She looked surprised, and gave me a hug. “I’ll be O.K.,” she promised.
I started Tuesday Night Dinners, to which I’d invite everyone we knew who would be fine with the chaotic scene of a weekday family dinner.
Sometimes three people would show, sometimes 20, and we would eat the kind of simple food that a working mother can throw together between getting home at 5 p.m. and having people arrive at 5:30.
The parents of her friends would come with their teenagers, and at least for that one evening the house was lively with people. I wanted life to come to her. I wanted her to float on the current of rich connections.
Other evenings were filled with sullen, delicate silences punctuated by minor conflicts: me resisting the urge to ask how she was doing, because I was afraid of what I might learn, and her courageously struggling to understand teenage-hood.
As she played the guitar in her bedroom, I tried not to lurk outside the closed door, but when the music stopped, I had to breathe through my panic, wondering if she was still safe.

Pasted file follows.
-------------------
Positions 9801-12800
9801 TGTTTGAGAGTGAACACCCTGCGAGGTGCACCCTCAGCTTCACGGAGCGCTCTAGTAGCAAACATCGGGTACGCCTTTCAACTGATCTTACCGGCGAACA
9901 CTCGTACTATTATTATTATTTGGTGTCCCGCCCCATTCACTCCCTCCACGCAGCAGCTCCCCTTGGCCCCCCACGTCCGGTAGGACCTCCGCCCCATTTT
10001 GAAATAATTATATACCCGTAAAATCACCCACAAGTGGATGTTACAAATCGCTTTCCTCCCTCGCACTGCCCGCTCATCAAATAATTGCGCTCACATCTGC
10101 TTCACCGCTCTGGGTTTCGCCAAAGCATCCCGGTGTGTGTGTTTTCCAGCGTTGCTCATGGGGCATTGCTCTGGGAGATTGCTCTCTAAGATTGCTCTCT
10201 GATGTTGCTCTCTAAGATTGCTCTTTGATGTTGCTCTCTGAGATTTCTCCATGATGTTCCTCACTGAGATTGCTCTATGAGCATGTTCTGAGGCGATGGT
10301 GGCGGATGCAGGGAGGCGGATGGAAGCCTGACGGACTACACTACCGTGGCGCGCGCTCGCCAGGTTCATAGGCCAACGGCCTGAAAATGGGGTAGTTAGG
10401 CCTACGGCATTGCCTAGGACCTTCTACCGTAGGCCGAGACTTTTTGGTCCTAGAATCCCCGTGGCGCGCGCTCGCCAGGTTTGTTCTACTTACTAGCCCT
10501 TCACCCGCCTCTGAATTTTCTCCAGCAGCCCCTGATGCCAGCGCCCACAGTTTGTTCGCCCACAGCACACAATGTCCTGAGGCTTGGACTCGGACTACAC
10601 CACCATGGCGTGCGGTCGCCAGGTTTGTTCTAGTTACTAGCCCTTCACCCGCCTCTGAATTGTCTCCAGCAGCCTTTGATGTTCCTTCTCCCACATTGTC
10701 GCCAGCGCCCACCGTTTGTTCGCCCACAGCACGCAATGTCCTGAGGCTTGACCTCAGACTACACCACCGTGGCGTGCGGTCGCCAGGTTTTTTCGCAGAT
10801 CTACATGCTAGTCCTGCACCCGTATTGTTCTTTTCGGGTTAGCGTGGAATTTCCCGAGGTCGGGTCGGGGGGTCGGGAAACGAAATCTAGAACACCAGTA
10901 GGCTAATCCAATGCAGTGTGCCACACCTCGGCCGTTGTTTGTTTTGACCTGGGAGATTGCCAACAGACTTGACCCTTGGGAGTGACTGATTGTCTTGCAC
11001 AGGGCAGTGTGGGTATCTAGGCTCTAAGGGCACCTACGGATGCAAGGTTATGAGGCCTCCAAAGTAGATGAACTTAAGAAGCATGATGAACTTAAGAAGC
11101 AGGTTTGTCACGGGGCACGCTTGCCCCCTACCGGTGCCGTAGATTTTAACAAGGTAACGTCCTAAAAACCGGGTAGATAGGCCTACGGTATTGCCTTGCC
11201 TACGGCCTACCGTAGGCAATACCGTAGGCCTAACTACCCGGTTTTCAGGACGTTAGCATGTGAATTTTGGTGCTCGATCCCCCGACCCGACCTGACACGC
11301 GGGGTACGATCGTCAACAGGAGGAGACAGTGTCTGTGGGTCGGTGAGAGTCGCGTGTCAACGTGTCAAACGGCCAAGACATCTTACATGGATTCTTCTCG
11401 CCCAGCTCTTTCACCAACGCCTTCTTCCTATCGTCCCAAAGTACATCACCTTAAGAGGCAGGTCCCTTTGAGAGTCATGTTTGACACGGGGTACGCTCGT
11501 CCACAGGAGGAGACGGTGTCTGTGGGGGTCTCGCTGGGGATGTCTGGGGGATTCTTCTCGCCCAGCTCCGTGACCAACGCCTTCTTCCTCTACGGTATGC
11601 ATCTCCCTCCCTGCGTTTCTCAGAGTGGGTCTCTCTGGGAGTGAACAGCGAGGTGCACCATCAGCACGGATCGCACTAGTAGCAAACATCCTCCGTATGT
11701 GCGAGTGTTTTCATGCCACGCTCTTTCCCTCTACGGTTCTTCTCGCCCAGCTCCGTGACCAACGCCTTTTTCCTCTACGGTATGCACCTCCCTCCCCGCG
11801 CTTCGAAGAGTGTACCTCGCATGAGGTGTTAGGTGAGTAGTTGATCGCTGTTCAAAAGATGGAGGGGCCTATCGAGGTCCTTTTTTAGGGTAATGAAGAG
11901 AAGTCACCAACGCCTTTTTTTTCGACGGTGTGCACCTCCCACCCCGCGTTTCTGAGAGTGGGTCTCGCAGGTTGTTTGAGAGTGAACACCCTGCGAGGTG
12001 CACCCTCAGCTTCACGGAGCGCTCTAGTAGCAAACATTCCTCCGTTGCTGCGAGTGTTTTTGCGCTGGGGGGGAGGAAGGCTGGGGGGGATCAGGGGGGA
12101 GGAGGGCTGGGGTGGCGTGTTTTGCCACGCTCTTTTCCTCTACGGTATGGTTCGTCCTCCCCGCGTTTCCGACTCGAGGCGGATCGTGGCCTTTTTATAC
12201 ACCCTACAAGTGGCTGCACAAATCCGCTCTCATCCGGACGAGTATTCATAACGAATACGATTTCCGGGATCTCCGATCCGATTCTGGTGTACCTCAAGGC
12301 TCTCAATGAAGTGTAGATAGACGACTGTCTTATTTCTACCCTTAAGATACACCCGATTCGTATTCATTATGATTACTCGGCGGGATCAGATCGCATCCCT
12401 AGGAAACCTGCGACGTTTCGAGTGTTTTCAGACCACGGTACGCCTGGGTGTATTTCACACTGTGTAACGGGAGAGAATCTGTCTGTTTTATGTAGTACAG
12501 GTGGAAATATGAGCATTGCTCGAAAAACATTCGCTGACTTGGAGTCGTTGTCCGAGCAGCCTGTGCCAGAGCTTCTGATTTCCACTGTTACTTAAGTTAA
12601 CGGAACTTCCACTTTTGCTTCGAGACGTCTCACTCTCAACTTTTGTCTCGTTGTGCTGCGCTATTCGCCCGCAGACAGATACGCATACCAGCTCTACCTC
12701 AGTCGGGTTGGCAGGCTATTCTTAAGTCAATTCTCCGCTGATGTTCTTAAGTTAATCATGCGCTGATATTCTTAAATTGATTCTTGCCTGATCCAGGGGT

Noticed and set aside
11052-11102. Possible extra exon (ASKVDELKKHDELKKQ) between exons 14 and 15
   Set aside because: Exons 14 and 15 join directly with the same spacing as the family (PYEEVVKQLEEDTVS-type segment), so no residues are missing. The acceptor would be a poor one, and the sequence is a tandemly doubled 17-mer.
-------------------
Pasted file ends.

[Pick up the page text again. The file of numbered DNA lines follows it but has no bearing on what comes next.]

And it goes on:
It wasn’t clear to her whether she should bother growing up. She would ask me, “Do you like your life?” Her tone implied judgment of my life without her having to spell it out: You drive, work in a cubicle, do chores and are terminally single. What’s the point?
One day my son came home from school talking about vandalism that had occurred at the elementary school. “Someone spray-painted stuff all over the schoolyard,” he said. “Things like, ‘Too many Bushes, not enough trees.’ ”
I glanced sideways at Marisa. She met my eyes and looked down, confirming my suspicions. I’m no fan of vandalism, but I was actually glad to learn she cared that much about something.
It turns out, she did the deed with a boy, who was caught and required to pay a fine. I asked my daughter to call the boy’s family and confess, which she did, and offered to pay half the fine, which they accepted.